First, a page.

It is unlikely that the Grievant was calm and cool, as she testified, and it is more likely that the Grievant and Evert were in a heated argument. The Grievant refused to listen to Evert and walked off following the profane remark (whichever it was) directed to Evert. Such conduct is bound to get most employees disciplined. Since the Grievant had a prior oral reprimand and had been previously warned about her conduct toward Evert, the Employer had just cause to issue a written reprimand. This was part of the progressive nature of the disciplinary process.

Work Rule 9, "Creating Discord," is the rule cited by the District. It states, "Employees shall not create discord or lack of harmony among the employees of the Board or with pupils or the public." The Union believes that this rule is so vague that employees do not know what behavior violates it. Both the Grievant and Evert are employees of the Board. Having a fight with your supervisor and directing profanity at her is discord or a lack of harmony. Again, common sense tells employees that certain behavior will get them in trouble, that it will be unacceptable conduct.

The Union has argued that the Employer disparately disciplined the Grievant because she is a Union steward, and that she was singled out for punishment to weaken the Union. There is no evidence that the Employer disciplined the Grievant because of her Union status. There is also no evidence that the Employer has treated other employees differently. The only evidence of this was Martin's testimony, and his testimony was not credible.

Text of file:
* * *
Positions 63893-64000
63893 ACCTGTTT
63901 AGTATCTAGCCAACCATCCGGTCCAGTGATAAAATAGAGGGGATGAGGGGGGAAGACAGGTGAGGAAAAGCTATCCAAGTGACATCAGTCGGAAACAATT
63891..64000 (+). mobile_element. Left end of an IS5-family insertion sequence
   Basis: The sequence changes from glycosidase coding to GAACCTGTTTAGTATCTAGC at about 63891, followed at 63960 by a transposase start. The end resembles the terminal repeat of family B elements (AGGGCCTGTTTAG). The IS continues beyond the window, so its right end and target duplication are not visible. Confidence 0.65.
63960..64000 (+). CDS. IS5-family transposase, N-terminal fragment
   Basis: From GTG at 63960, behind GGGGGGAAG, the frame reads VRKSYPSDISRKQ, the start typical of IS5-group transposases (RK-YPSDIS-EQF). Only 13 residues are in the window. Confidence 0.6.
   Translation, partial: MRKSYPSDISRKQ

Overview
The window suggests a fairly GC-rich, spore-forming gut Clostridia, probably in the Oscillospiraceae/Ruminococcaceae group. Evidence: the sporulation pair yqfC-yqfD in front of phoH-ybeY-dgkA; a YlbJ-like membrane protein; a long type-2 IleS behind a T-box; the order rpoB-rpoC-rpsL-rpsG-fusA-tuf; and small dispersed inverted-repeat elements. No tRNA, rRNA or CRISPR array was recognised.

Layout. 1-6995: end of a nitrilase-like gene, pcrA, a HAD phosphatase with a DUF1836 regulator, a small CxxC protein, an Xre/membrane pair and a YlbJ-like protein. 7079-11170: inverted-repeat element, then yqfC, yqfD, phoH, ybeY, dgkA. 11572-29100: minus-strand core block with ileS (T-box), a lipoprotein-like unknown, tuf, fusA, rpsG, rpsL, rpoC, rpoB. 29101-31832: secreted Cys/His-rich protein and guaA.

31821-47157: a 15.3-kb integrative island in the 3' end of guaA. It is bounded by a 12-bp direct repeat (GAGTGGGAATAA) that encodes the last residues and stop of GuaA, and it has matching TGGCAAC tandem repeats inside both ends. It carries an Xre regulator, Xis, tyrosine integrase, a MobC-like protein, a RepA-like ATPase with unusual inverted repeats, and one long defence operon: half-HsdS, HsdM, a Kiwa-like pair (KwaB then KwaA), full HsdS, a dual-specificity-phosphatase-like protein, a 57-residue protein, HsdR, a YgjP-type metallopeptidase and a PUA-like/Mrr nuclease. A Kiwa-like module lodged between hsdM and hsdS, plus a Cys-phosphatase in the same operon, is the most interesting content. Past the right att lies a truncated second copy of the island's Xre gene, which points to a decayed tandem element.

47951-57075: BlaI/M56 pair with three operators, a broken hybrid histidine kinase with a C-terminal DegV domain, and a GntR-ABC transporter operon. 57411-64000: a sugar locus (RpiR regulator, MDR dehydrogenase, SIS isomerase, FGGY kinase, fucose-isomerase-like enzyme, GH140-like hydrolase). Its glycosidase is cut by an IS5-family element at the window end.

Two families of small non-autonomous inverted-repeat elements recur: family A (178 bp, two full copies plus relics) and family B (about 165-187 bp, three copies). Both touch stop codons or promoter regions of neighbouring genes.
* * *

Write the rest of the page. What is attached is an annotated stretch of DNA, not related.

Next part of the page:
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Martin received an oral reprimand on March 25, 1999, for his conduct toward Evert in which he said that if she were not his supervisor, he would have hit her a long time ago. Martin testified that sometime around the end of the year 2000 or the beginning of 2001, he and Evert got into an argument in which he told her, "If you don't get the fuck out of my face, I'm going to put my foot in your ass." He claimed he never got a reprimand for this remark but that the Union steward (who is the Grievant in this case) said that Reiels said he better never talk to Evert that way again. The Grievant did not confirm Martin's testimony regarding his profanity but confirmed that Reiels told her to tell Martin that he didn't like the way Martin talked to Evert. Martin testified that another time he used profanity in an argument with Evert, and that he and the Grievant might both have received a reprimand. This could be the March 25th incident, since the record shows that both of the receive reprimands on the same date. Martin did not use profanity with Evert in the incident that was overheard by Moeser, although he initially told Dellutri that he did.